Two portions of the New Testament are particularly significant in showing what our attitude should be. First Corinthians 6:9-11 says:
Or do you not know that the unrighteous will not inherit the kingdom of God? Do not be led astray; neither fornicators nor idolaters nor adulterers nor effeminate nor homosexuals nor thieves nor the covetous, not drunkards, not revilers, not the rapacious will inherit the kingdom of God. And these things were some of you; but you were washed, but you were sanctified, but you were justified in the name of the Lord Jesus Christ and in the Spirit of our God.
There are four key points here. First, the phrase “such were some of you” indicates that the gospel reaches those who are in a fallen state, including fornicators, idolaters, adulterers, the effeminate, and homosexuals. This means that we should not discriminate regarding to whom we present the good news of Jesus Christ. Second, the same words—“such were”—indicate that though this was their past condition, it was not their present condition or practice. Third, these verses show the means by which this change occurred—“but you were washed, but you were sanctified, but you were justified in the name of the Lord Jesus Christ and in the Spirit of our God.” Fourth, verse 9 shows that those who continue in such practices “will not inherit the kingdom of God.” In this verse, as well as Ephesians 5:5, to inherit the kingdom of God is something in addition to a believer’s initial salvation. It points to the reward of participating as an overcomer in the millennial kingdom that the Lord will establish at His second coming.
The second passage is 1 Corinthians 5:11: “But now I have written to you not to mingle with anyone who is called a brother, if he is a fornicator or a covetous man or an idolater or a reviler or a drunkard or a rapacious man, with such a one not even to eat.” Here those believers who continue in such practices lose the fellowship of the church. This is seen in this chapter in the case of a brother living in gross immorality, which elicited the Apostle Paul’s charge to “remove the evil man from among yourselves” (v. 13b).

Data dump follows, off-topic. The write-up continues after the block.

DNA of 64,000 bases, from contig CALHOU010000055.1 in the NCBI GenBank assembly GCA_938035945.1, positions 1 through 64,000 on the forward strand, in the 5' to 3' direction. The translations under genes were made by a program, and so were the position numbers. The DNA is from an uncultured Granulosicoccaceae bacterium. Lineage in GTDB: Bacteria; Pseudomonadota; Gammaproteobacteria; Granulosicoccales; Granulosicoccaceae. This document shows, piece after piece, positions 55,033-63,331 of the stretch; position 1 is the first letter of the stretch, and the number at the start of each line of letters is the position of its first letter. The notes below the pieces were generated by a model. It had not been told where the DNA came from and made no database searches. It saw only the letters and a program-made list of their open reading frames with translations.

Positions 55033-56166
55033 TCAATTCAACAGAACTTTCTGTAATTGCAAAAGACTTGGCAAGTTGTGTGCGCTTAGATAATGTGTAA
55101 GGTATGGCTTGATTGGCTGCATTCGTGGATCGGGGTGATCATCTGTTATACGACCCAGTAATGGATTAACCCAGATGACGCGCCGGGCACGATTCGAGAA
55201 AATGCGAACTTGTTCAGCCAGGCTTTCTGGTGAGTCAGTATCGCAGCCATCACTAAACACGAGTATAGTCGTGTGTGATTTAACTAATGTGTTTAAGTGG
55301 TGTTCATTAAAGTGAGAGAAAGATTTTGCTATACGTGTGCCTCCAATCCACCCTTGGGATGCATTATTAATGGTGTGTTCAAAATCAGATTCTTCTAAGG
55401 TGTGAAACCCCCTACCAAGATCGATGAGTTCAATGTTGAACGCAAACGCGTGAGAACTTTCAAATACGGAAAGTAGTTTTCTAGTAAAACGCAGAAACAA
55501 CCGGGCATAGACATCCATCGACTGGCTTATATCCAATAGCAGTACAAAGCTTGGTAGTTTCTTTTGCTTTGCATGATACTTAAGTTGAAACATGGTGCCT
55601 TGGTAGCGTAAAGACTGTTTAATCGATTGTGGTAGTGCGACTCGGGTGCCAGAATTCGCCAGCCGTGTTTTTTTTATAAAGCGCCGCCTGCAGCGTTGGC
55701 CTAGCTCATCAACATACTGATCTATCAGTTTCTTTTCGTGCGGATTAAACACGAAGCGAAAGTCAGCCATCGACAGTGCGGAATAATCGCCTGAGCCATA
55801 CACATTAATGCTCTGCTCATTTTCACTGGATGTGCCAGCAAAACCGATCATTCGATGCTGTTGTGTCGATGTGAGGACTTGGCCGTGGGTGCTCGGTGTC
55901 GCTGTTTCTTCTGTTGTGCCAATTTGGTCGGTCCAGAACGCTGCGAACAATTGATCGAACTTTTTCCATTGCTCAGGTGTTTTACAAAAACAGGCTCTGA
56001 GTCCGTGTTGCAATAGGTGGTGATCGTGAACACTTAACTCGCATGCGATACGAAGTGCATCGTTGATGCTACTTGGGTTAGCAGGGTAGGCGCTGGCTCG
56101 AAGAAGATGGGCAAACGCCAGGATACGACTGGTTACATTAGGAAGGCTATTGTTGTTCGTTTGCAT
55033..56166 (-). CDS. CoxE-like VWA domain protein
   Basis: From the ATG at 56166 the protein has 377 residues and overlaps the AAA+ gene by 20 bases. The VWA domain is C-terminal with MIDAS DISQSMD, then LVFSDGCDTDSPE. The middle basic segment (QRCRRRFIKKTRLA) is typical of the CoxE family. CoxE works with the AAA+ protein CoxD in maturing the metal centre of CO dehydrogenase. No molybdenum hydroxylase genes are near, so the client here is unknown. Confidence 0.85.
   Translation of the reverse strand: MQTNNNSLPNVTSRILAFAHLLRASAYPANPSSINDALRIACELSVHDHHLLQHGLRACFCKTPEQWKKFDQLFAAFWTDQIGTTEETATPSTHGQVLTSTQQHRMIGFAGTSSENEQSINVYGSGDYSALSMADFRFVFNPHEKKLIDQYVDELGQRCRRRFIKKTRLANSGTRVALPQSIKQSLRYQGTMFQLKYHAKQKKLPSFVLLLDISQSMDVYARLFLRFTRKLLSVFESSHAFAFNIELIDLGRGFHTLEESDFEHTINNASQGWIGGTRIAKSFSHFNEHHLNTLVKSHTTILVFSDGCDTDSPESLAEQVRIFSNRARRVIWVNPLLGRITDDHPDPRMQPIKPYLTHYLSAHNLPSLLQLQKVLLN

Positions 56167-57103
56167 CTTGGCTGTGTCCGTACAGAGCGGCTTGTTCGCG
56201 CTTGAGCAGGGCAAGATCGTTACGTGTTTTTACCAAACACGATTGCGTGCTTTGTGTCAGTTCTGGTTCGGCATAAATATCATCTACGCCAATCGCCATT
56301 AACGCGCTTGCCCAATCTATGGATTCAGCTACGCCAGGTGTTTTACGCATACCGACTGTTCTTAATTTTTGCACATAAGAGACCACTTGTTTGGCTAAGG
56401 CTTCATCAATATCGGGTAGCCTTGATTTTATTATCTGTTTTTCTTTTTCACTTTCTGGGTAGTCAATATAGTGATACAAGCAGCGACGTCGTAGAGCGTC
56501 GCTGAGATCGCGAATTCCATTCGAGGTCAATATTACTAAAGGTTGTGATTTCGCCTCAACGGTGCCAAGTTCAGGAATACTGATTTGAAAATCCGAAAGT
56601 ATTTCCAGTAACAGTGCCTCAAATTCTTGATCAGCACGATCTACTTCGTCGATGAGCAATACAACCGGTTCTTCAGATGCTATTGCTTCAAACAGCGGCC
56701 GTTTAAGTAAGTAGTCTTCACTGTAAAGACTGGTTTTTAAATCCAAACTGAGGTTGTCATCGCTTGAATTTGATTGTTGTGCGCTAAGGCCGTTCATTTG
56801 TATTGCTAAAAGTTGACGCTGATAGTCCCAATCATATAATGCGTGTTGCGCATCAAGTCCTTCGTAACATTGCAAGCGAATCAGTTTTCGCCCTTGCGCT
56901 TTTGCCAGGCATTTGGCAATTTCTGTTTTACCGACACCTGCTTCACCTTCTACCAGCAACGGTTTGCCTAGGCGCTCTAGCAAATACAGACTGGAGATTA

The church is the kingdom of God on the earth today (compare Matt. 16:18 and 19; 1 Cor. 4:17 and 20; Rom. 14:17). Thus, the church must come fully under the ruling of God in Christ, which includes being governed by God’s ordination, not man’s opinion, as the standard of conduct. The church testifies of the proper order under God’s administration. The church takes Christ as her Head (Eph. 1:22; 5:23; Col. 1:18) and takes the lead in all of God’s creation to be headed up in Him (Eph. 1:10; cf. 4:15). For that reason, the church cannot allow those who continue to rebel against God’s ordination to remain in her fellowship. Otherwise, the church will lose its function and testimony. Just as participation in the millennial kingdom is conditional, so participation in the church’s fellowship is likewise conditional.
It is significant that in speaking of the forfeiture of the church’s fellowship and of the kingdom reward, the emphasis is on the person and not on the act. In other words, it is not a matter of a single lapse but of an ongoing practice such that the sinful behavior becomes characteristic of what that person is. As Brother Lee explained regarding 1 Corinthians 6:11: